# Normal Force Going to Zero

1. Apr 22, 2005

### PhysicsinCalifornia

I need help on a physics problem I've been working on...

A skier starts at rest at the top of a large hemispherical hill with radius (height) = R. Neglecting friction, show that the skier will leave the hill and become airborne at the distance of h = R/3 below the top of the hill.

I understand that at the point the skier goes airborne, the normal force is zero, but how do I conceptually show it? When it's at the crest of the hill, there are obviously two vertical forces in play: the weight of the skier (downward) and the normal force (upward).

So the question, once again, is how do I show specifically (to prove) that the skier goes airborne at height = 3/R.

2. Apr 22, 2005

### jdavel

Physics,

Can you find an equation for the normal force as a function of the skier's angular position, where angle is measured from the vertical. In other words he starts at theta=0 and flies off somewhere between theta=0 and theta=90degs? You need an equation for the normal force in terms of theta.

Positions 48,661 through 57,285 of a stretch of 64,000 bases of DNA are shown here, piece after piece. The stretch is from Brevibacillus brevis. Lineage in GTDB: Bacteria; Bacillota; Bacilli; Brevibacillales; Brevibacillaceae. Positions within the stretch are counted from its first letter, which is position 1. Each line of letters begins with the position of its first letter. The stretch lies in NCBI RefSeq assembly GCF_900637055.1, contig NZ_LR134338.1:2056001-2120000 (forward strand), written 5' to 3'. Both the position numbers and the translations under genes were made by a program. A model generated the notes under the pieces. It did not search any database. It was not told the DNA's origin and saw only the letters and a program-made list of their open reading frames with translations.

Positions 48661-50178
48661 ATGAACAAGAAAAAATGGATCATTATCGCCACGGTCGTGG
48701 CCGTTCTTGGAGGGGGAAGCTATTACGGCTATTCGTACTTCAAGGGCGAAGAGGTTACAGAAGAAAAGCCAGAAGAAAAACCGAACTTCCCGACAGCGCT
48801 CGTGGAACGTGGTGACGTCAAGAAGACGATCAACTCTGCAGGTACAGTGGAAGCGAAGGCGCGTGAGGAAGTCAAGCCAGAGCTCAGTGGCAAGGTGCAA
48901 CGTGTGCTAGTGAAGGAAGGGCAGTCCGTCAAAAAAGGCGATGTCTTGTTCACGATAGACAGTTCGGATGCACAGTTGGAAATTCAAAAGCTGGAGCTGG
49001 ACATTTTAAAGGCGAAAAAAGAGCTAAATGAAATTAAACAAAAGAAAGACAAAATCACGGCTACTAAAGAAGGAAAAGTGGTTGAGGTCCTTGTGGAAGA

3. Apr 23, 2005

### boaz

like it was said by jdavel, you need to know the angle. if you do a "free body diagram", you will notice that :
$$mg \cdot \cos \theta - N = m \cdot \frac{V^2}{R} \rightarrow \cos \theta = \frac{ \frac{V^2}{R} + N}{g}$$

4. Apr 23, 2005

### Staff: Mentor

more hints

Since you are asked to find the point of departure in terms of height h below the hilltop, rewrite $\cos\theta$ in terms of h and R. Hint: You'll need to use conservation of energy.

5. Apr 27, 2005

### PhysicsinCalifornia

*Correction**

The skier goes airborne at height h= R/3